Peggy Noonan Out-Logicked By This Tiny Adorable Monkey!

Journalism
Peggy Noonan Out-Logicked By This Tiny Adorable Monkey!

The knock at the door came while she was indisposed, which in her case meant lying on the floor of her bathroom trying to reach the painkiller that had dropped from her palsied and bandaged fingers and rolled under her clawfoot tub. Had this not been a bad enough week for Sister Peggy Noonan of the Order of the Demerol Escapade? Her search for a new houseboy to replace her much-beloved whathisname – Mantel? Mint Julep? – had yet to bear fruit. The frame where her beloved Robert Taft portrait had for so long consoled her with the great Senator's very Republican gaze before finally self-immolating under the weight of her insipid maundering taunted her with its emptiness. And to top it off, she had slashed her fingers to ribbons trying to pry open several cans of sardines during a late-night raid on her understocked larder. Infernal electric can openers! Invented by communists or possibly Sarah Lawrence students, as if there were a difference!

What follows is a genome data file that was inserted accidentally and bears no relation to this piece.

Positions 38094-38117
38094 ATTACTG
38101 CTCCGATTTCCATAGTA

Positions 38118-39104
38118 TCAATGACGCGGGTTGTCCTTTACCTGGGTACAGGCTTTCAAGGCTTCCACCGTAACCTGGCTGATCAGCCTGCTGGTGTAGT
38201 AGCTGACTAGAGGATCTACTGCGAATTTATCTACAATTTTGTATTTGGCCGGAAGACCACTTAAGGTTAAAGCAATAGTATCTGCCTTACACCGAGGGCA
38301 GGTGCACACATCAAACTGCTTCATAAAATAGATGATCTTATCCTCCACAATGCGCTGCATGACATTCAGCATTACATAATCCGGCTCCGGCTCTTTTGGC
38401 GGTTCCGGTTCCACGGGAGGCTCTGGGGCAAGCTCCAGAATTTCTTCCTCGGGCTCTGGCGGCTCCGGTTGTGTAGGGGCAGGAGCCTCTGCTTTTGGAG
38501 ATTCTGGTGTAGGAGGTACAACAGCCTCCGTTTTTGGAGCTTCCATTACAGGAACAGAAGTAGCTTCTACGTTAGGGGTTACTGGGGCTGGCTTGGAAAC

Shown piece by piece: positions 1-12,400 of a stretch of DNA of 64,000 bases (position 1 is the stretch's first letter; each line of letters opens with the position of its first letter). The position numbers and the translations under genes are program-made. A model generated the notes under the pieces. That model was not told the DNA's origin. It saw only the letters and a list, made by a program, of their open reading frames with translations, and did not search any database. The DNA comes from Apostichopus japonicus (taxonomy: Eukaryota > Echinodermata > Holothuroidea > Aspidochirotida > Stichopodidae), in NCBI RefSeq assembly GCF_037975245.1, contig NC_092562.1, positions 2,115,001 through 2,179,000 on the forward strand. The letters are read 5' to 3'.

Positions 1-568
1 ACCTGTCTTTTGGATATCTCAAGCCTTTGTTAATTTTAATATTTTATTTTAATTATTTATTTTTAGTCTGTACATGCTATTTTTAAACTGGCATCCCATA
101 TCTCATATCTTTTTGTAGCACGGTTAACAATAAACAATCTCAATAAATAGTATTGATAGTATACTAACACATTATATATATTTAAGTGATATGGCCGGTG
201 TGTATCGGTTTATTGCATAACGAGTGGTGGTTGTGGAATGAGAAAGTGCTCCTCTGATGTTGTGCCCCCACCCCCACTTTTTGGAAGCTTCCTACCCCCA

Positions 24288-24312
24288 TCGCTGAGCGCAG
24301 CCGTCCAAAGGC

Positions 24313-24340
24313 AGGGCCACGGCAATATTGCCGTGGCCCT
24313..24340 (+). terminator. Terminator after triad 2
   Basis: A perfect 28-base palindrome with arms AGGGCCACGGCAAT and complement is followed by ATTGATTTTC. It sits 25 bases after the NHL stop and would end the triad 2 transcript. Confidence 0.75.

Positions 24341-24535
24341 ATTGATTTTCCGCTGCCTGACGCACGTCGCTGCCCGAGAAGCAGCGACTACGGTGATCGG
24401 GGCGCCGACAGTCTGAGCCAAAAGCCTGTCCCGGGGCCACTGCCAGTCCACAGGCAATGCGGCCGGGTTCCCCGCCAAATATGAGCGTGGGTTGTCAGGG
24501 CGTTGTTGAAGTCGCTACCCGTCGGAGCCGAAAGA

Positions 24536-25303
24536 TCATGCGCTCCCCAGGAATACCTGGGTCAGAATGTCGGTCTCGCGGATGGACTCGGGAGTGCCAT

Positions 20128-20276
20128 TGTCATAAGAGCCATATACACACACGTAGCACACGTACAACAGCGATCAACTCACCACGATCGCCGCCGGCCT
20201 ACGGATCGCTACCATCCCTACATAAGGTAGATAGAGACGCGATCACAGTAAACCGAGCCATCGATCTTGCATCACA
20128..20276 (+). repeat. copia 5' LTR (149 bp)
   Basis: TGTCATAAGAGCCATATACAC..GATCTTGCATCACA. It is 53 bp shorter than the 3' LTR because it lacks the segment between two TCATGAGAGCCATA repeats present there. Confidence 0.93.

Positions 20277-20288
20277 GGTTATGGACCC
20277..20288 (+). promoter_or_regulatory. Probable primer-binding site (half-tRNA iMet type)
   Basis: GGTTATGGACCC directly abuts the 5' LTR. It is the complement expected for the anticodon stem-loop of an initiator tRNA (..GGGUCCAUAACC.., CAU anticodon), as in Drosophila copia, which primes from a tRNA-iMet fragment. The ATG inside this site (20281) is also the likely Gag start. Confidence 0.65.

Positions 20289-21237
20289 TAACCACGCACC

And then, the knock. She stumbled to her front door, slid the bolt with her elbow, and then wrenched the doorknob with her teeth. Slowly, slowly, the door swung open, but now her teeth really hurt.

“Good morning, Ms. Noonan!” piped the cheery voice. She blinked, startled at the sight of the capuchin monkey wearing a bowtie and swinging in front of her, his little monkey hands grasping the lintel above the door.

“I’m Talbot!” the monkey said. Then he swung himself forward, did a back flip, and landed at her feet, arms outstretched in a sort of ­ta-da gesture.

“But you can call me Ronald if you like! Your bosses at the Wall Street Journal told me about your horrible accident and sent me down here to be your stenographer for this week’s column. Since you can’t type, you can just dictate your column to me and I’ll type it out myself on that trusty vintage Underwood you love so much!”

With that, the capuchin monkey scooted off down the hall. Peggy, blinking, still unconvinced she was conscious, followed.